Libya widens export of arms, force
Libya has launched major attacks by regular troops and bombers into the neighboring African nation of Chad, according to American defense analysts. Under the leadership of Col. Muammar Qaddafi, Libya has long been involved in Chad, one of the poorest of the African nations. It has backed several Chadian political factions over the years and has occupied a strip of allegedly mineral-rich land inside that beleaguered country.
But the latest Libyan moves, taken over the past month or so, represent a "quantum leap," according to a US official who has studied the situation.
Defense analysts say Libya has committed as many as three to four regular Army battalions to intervention in Chad's prolonged civil war. Armor and helicopters are believed to be supporting the troops.
American intelligence indicates that Soviet-made TU 22 bombers of the Libyan Air Force have struck at the airport outside the capital city of n'Djamena.
Some defense analysts think the Libyans have taken advantage of the diversion of world attention caused by the US election and the Iraq-Iran war to expand their exports of arms armed men to Middle Eastern and African countries. The factions in Chad who are fighting the Libyans contend that Colonel Qaddafi has launched an invasion. But the Libyans argue that they are on the side of legality, because they are backing Chad's President Goukouni Oueddei, whose forces have been fighting those of former defense minister Hissene Habre.
The Libyan involvement in Chad has been little reported in the Western press, because, for one thing, there are few Westerners left there. The French withdrew almost completely some time ago. The US theoretically has an ambassador to Chad, but he is working in Washington. Intelligence reports on the confused civil war are fragmentary.
Some experts think there is uranium in Chad and that this may be one reason for Qaddafi's interest in that country. Reuters news agency quotes African diplomats as saying that failure by the Libyan leader, in successive attempts, to reach agreement on union with two of Libya's neighbors, Egypt and Tunisia, may have led him to turn southward. It would not be his first intervention in black AFrica. Qaddafi once sent troops to Uganda to support erstwhile President Idi Amin.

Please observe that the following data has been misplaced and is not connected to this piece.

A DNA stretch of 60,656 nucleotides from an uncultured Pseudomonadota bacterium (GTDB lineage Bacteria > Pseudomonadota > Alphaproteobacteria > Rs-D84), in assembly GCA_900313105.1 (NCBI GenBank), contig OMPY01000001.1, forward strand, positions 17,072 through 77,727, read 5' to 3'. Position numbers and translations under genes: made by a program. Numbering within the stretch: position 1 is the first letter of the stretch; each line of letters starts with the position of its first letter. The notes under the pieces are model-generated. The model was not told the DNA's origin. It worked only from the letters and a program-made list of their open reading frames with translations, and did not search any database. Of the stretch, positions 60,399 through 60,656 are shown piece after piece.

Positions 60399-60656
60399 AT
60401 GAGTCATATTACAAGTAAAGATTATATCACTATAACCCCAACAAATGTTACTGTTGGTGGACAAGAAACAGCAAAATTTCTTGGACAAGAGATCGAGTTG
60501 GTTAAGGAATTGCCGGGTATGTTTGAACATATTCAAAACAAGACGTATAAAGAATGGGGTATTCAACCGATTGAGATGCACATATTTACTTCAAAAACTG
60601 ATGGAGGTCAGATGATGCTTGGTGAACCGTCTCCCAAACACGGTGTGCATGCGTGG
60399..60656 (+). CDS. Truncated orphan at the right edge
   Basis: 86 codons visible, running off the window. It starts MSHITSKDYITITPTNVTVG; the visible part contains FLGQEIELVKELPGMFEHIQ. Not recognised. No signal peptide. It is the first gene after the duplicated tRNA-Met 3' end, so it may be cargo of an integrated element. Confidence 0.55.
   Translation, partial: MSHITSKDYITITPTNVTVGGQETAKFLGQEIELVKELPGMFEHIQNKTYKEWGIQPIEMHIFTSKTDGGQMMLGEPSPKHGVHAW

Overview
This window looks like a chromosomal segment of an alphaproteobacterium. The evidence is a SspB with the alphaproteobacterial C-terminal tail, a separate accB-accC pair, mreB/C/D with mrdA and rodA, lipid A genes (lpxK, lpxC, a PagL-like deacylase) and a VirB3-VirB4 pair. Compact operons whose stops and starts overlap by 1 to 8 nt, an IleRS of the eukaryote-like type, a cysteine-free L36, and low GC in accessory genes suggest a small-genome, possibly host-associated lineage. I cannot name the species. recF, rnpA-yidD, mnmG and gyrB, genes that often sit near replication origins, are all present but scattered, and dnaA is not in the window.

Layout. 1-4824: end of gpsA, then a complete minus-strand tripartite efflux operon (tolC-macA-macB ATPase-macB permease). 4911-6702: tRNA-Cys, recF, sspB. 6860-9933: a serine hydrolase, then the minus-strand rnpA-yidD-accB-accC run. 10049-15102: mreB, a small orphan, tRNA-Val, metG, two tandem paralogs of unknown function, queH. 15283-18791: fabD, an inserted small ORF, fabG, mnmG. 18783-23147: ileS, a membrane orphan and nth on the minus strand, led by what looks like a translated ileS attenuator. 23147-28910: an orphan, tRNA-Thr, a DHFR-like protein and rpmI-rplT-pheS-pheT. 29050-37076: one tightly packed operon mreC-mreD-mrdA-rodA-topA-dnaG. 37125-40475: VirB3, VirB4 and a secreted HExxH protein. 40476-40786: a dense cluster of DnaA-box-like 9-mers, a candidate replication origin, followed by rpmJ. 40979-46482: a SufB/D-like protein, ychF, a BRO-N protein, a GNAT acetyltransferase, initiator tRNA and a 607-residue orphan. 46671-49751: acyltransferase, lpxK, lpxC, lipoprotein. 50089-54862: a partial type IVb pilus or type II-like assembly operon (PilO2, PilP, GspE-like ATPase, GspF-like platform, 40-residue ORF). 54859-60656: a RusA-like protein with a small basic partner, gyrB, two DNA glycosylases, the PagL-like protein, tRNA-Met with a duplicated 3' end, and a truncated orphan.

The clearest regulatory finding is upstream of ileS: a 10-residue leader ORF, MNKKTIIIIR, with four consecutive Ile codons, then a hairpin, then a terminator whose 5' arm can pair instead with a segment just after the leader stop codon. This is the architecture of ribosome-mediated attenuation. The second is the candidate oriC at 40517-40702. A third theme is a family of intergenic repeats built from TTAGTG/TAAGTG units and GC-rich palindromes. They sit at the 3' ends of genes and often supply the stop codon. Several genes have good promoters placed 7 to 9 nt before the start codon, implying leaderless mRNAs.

according to Reuters, Chad Foreign Minister Ahmat Acyl recently denied allegations that Libyan troops were fighting in Chad. He reiterated charges that Egypt was arming the Habre forces.
But representatives of the Habre forces have been circulating photographs of captured Libyan soldiers. Published reports from the neighboring country of Sudan allege that Libyan forces are driving deep into Chad.
Libyan has been active on other fronts as well.Libyan aircraft are said to be flying to Eastern Europe by way of Athens to pick up spare parts and other military equipment for Iran's war effort against Iraq. Iranian 747s are reported to be flying into Libya to load war material.
In the United States, State Department officials have expressed concern over possible links between the Libyan Peoples' Bureau (embassy) in Washington and the Oct. 14 shooting of a Libyan student in Fort Collins, Colo.
The FBI has decided to intervene in the case because of allegations that political motives might be involved. The victim described his assailant as an American male, which suggests to police officials the possibility of a "hired gun."
The Libyan government is believed to have been behind a series of earlier attacks on Libyan critics of the regime living in Europe. And Libya has publicly warned such critics that they might be subjects to reprisals.